Henkel and Quad partner for printed electronics

Henkel Adhesive Technologies and Quad Industries have expanded their existing collaboration to create, prototype and manufacture printed electronics via flatbed screen printing.

Quad Industries has partnered with Henkel for design creation, prototyping and manufacturing of printed electronics.

Henkel’s Adhesive Technologies business unit has a broad portfolio of conductive inks and coatings that enable flexible, cost-efficient and high-performing applications. Stijn Gillissen, head of Printed Electronics at Henkel, explained: “Our network enables us to provide customers not only with products and knowledge, but also connecting them with circuit designers, printing manufacturers or external IoT specialists. Together we can leverage the potential of digital transformations by utilizing the benefits of printed electronics.”

Quad Industries, based in Sint-Niklaasmin Belgium, specialises in developing user interfaces, control panels and sensing devices for both consumer and industrial applications. Arne Casteleyn, managing director of Sales and Strategy at Quad Industries, commented: “At Quad Industries we see the growing potentials for electronics manufacturers to innovate with new material solutions provided by leading material suppliers such as Henkel.”

He continued: “By enlarging our strategic partnership with Henkel, we aim to strengthen the creation of printed electronics solutions such as electronic skin patches, stretchable sensors, film heaters or film antennas and even accelerate the time to market.”

He cited a recent collaboration where Quad Industries and Henkel teamed up with four other medical and technology companies to help the medical services company Byteflies develop a smart health patch for remote patient monitoring. The system was initially set up to monitor the vital functions of patients with heart failure and epilepsy. But following the outbreak of Covid-19 it was repurposed for coronavirus patients. 

This new Covid-19 smart health patch allows continuous, remote, and wireless monitoring of patients’ respiration, heart rate, and temperature and is already applied by numerous hospitals in Flanders, Belgium, to monitor up to 300 patients infected with the virus. Henkel has developed medical electrodes and conductive inks that enable the patch to be used for five days rather than just one. Quad Industries printed the electronic circuit on a very thin and stretchable foil and integrated the technology into the wearable patches.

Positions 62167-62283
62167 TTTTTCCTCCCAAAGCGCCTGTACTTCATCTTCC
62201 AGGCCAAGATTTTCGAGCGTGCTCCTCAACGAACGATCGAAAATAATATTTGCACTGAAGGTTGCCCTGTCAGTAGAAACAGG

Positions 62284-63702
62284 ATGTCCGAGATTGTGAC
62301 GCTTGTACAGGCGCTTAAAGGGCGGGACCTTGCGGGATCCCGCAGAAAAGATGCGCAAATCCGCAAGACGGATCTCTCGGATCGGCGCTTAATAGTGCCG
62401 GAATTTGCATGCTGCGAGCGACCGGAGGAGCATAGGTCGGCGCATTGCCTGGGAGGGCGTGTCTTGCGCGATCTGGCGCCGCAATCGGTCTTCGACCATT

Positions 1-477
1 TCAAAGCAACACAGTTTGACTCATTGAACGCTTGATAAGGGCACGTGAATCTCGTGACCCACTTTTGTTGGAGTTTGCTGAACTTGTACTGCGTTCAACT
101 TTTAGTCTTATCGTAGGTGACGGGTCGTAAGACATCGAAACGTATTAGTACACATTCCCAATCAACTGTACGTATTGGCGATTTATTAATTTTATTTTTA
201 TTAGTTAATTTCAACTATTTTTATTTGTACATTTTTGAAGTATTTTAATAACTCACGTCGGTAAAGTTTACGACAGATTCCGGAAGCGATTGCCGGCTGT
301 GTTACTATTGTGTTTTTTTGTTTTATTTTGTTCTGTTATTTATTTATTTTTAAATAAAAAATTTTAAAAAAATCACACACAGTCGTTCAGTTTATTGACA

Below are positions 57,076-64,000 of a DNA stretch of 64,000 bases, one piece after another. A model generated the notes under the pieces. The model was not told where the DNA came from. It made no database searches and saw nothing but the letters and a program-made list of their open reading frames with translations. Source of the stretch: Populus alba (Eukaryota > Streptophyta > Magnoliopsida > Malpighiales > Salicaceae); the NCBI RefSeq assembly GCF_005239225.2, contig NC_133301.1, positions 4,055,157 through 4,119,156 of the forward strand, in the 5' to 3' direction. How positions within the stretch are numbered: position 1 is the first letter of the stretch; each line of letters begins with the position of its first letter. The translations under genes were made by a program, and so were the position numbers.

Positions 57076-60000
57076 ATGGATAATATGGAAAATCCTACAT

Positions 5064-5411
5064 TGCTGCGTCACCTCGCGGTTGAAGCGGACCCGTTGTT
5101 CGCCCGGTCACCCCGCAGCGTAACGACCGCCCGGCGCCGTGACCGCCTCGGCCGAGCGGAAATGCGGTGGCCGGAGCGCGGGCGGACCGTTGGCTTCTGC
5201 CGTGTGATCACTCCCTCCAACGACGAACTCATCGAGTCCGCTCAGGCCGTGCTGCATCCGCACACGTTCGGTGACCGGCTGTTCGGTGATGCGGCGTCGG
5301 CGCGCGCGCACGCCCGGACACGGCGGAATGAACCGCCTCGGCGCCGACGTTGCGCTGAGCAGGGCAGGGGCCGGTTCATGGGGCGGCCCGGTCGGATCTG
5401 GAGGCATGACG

Henkel and Quad Industries have now expanded the strategic partnership they began in 2019. Gillissen explained: “The closer collaboration will enable us to offer our customers a ‘one-stop shop’ for prototyping printed electronics innovations in a matter of weeks,” adding: “As our trusted ecosystem partner Quad Industries will support the prototyping, design creation and manufacturing of printed electronics via flatbed screen printing. This includes the optimization of printed sensors based on Henkel´s materials know-how as well as the production of high-volume applications.”

Casteleyn says that the partnership will give customers direct access to the companies´ R&D teams, noting: “Together we can offer quick feasibility analysis and fast functional prototyping of novel customer ideas.”

You can find further details at henkel.com and quad-ind.com.


…with a little help from my friends

If you value independent journalism then please consider making a donation to help support Printing and Manufacturing Journal. There’s no advertising or other income attached to this site as my aim is to provide impartial and in-depth information to all readers. However, it takes time to carry out interviews and check facts so if this site is of interest to you then please support my work. You can find more information about me here.


Posted

in

, ,

by

Tags:

Syndicate content

You can license the articles from Printing and Manufacturing Journal to reproduce in other publications. I generally charge around £150 per article but I’m open to discussing this for each title, particularly for publishers that want to use multiple stories. I can provide high res versions of images for print publications.

I’m used to working with overseas publishers and am registered for VAT with the UK’s HMRC tax authority but obviously won’t charge VAT to companies outside the UK. You can find further details and a licensing form from this page, or just contact me directly here.

Support this site

If you find the stories here useful then please consider making a donation to help fund Printing and Manufacturing Journal, either as a one-off or a repeat payment. Journalism is only really useful if it’s truly independent and this is the only such news source serving the print/ manufacturing sectors.

However, there are costs involved in travelling to cover events, as well as maintaining this site, not to mention the time that it takes to carry out research, check facts and interview people. So if you value this work, then please help to maintain it and keep it free to read.

Subscribe

Never miss a story – subscribe to Printing and Manufacturing Journal to receive an email notification every time an article is published here. It’s completely free of charge and you can cancel the subscription at any point without any hassle. There’s no need to provide any information other than an email address and subscribers details are not for sale so there’s no risk of any further marketing spam.

Related stories

Comments

Leave a Reply

Your email address will not be published. Required fields are marked *